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Trumpeter Swans with Charles Leung - September 8th, 2007

In Charles Leung's travels this year, trumpeter swans seemed to be on his trail. Or perhaps they are so majestic that no matter where you find the swans, they invite a painting. In his on these birds, Charles brought his paintings of these graceful birds for participants to study.

Trumpeter swan paintings by Charles Leung

For well-known artist and instructor, Charles Leung, a discussion on the subject of the workshop precedes any painting. In his introductory comments, Charles reminded the sumi-e artists at the workshop that the overall flow and dynamics of the painting was the important goal they were after.

Charles Leung discusses his observations about trumpeter swans

When it comes to starting a painting of swans, Charles recommended two strokes to compose the head.

The head of the swan is the start

After the head, the neck follows in one continuous S-shaped stroke.

The neck follows the head in one S-curved stroke

The body is a mix of stokes and a variety of tones to create the effect of different types of feathers.

The base of the neck is where the body begins

Charles reminded the workshop participants that the wings are very large. This large wingspan is evident when looking at flying swans. When the wings are folded and the swan is on the water, the painting must convey the size and bulk of these wings.

Charles Leung begins more ruffled feathers of body

Charles Leung suggested that feet could be added though with care as they are below the water line.

Wings are added in several strong strokes

Tail feathers, slightly darker in color and stiffer in texture, complete the body.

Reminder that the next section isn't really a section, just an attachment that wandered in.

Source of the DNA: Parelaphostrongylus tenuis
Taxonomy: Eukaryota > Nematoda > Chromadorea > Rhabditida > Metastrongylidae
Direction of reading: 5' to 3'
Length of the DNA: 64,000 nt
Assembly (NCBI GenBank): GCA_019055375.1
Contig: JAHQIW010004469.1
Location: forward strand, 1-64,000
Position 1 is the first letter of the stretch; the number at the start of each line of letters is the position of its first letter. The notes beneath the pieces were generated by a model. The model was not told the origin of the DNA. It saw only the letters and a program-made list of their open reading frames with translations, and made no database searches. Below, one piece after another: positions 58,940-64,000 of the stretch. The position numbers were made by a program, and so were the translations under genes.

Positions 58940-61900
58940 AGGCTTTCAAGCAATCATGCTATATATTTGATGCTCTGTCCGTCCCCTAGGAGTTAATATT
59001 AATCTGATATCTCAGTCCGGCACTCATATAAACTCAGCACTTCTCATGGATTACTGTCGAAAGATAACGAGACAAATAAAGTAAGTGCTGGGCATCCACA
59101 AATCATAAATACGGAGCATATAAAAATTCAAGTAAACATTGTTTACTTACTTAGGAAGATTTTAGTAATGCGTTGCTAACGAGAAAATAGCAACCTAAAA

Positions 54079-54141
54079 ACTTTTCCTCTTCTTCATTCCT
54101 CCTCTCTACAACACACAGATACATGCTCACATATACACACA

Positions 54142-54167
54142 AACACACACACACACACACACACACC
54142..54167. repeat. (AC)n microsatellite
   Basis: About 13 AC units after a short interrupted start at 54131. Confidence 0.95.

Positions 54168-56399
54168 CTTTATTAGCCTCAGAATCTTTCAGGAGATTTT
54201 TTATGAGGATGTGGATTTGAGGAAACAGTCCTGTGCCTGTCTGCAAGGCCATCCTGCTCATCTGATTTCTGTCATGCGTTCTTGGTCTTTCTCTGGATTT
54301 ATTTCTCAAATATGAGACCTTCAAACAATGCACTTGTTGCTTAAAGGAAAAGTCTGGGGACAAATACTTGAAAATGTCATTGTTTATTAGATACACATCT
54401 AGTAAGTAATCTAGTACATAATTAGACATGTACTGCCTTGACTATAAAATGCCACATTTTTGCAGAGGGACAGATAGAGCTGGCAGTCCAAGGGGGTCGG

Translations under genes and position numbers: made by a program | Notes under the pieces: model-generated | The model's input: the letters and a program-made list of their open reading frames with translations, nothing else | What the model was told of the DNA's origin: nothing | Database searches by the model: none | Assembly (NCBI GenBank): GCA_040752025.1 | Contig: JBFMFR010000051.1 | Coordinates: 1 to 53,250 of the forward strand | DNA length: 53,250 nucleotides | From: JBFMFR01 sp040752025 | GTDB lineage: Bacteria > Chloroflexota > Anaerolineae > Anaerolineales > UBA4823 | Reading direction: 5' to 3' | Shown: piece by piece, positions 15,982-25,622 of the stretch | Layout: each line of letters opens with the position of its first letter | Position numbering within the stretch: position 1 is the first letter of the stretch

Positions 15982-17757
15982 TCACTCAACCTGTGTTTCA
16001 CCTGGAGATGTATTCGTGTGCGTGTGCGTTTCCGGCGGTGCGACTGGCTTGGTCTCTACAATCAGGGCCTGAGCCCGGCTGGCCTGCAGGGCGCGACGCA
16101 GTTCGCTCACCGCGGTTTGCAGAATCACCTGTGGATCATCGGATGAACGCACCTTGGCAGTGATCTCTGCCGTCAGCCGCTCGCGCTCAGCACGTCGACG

Tail feathers are last

At this point, Charles filled in some of the body with various grey tones and a variety of brush strokes to give the effect of ruffled feathers.

Charles Leung returns to fill in body with grey ink

After this start, Charles stopped to ponder how to develop an effective composition from this point.

Completed swan

A second swan was added to balance the painting in a complementary way.

Second swan adds to composition

Charles captured the dynamics of the scene by changing the line of the neck in the second swan. The effect created a pair of swans, each with its own personality.

Orange paint is used for beak

Though Charles developed the painting of the swans with sumi-e ink, he used orange for the beaks of the swans. Creating an effective painting with the right balance of elements, dynamics and colours was discussed by Charles Leung as he worked.

Two swans with orange beaks

To offset the swans in the painting, Charles added leaves and branches to create a more complete composition.

Branches add balance to composition

Charles brought many pictures and paintings of swans with him including flying swans, which he shared with us. There were lots of images to inspire us as it became our turn to paint.

Charles Leung shows other flying swans

The final work had a liveliness of expression that is typical of Charles Leung's work.

Completed painting

Workshop participants were fortunate to also get some one-on-one coaching. Charles showed how making a few slight changes could result in a more effective trumpeter swan painting.

Charles Leung helps workshop participant with pointers on trumpeter swans

Painting these classic trumpeter swans fascinated the class. We headed back to our own studios with a wonderful appreciation of these majestic birds and some practical knowledge of how to capture them in a painting.